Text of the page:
In 50 years, however, scholars who are trained in all the non-Western ways will be listened to by Westerners and participate in philosophy of religion, whatever it is called. They will make philosophy of religion genuinely global in its approaches to religion with all the insights that will bring. This will start with making philosophy in the “big” sense pay attention to the many different religions on those religions’ own terms. In about 30 years, it will be common for all philosophers to acknowledge that the Western religions approach ultimacy with intentional metaphors, South Asian religions with consciousness metaphors, and East Asian ones with naturalistic metaphors, discarding both personal intentionality and consciousness as not relevant. In 50 years, I suspect that any education in philosophy would be genuinely global and count all the different religions as part of the global mix, not distinguishing them by geographic regions but by doctrines. Also, all philosophers with big ideas will conceive of religion as on scales moving from very specific and particular historical locations toward more transcendent and indeterminate forms. Those scales might mark off particular religious groups, or they might mark off the movement of particular individuals. Understanding religions to be scaled like this will have obvious effects on membership in one or several of them, and even on the meaning of membership. It’s one thing for Abhinavagupta to carry his deep devotion all the way to his indeterminate goal and another thing entirely for a scholar to carry a deep intellectual but rather passionless mind that far.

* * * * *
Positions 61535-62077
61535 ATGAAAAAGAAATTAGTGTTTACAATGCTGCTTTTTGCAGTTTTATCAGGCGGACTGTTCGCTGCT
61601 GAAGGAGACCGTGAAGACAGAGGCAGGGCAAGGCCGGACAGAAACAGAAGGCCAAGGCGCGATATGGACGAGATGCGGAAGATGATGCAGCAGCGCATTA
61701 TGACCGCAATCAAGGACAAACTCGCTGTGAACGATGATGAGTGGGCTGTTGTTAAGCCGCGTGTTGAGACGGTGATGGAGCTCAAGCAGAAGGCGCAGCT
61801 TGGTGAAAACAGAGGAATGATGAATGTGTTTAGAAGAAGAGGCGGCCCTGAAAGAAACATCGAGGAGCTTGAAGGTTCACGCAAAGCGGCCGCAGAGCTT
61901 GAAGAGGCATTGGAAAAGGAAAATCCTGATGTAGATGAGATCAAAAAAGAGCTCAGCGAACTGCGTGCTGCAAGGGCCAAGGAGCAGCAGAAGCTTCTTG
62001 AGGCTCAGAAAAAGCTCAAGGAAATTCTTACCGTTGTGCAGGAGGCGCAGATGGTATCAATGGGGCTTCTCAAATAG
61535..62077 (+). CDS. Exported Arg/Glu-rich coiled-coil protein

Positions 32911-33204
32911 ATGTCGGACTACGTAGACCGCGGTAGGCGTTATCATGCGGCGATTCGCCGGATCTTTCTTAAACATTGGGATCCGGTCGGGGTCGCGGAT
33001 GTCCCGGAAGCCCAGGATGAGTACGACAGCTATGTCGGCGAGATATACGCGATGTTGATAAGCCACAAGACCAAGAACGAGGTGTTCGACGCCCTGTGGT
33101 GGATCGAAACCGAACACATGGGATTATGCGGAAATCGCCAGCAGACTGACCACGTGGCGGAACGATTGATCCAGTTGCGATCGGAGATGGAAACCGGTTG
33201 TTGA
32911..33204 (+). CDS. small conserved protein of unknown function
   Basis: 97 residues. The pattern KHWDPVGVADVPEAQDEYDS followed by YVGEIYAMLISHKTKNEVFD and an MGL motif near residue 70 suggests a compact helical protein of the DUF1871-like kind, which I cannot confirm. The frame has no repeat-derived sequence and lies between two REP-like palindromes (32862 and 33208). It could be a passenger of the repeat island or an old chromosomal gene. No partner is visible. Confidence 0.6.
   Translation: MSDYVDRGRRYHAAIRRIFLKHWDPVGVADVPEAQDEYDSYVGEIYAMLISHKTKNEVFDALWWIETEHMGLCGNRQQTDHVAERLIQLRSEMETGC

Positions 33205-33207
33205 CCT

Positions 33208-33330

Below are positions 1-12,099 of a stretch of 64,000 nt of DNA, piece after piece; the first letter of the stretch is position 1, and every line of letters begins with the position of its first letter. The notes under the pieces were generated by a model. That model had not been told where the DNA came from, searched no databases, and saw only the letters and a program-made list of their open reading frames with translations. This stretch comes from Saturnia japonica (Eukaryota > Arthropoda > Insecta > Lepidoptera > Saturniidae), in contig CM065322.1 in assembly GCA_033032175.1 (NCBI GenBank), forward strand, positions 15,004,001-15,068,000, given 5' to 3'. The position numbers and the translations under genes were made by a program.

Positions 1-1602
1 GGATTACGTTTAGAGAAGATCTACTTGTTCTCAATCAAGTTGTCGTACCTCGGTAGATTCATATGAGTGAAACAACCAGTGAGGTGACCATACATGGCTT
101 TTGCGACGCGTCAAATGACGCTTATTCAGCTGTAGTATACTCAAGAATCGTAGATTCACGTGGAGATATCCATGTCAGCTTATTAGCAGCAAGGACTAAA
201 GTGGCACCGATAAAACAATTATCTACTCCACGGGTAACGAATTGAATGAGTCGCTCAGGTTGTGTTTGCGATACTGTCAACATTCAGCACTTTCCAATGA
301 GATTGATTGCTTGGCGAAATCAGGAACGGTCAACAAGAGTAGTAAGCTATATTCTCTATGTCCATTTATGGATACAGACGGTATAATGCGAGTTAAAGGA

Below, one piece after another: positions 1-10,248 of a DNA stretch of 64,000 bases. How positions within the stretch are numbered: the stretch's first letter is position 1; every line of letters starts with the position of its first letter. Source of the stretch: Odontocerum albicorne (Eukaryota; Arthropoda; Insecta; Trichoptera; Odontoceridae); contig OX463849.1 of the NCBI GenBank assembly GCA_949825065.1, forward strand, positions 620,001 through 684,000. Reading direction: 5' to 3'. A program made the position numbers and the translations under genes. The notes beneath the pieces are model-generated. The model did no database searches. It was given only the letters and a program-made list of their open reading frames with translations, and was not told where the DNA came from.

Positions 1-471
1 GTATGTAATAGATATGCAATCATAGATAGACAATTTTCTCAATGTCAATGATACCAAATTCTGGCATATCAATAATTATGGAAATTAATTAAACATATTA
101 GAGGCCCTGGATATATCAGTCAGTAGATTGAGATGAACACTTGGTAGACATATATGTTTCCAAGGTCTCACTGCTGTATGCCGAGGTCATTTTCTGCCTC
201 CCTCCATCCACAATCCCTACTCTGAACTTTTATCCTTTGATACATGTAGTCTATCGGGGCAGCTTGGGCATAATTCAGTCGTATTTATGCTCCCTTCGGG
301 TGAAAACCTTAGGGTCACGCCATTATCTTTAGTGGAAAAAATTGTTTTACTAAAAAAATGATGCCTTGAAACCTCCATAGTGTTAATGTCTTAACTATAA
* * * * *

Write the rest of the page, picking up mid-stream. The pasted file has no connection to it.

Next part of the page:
In 50 years, I suspect that philosophy of religion will carry the multidisciplinary aspect of it rather far as well. This will be because religion itself will be understood to be a harmony of essential and conditional components. The essential components have to do with ultimacy, and the study of ultimacy is a “big” issue that will carry a lot of weight. But the conditional components are those that religion needs or accidentally has that can be studied on their own terms and also in terms of their relations with religion. For instance, every religion has a social setting. Religious organizations can be studied in social scientific and political ways, with terms that relate those organizations to many aspects of things. But they also can be understood in terms of how they relate to people engaging ultimacy and these are the religious aspects of how religious organizations function. Or, for instance, a biologist can study an environment for ways in which its natural elements hang together, or fail to do so. But this misses how a religion finds ultimacy in various aspects of that environment; this is the religious aspect of the environment.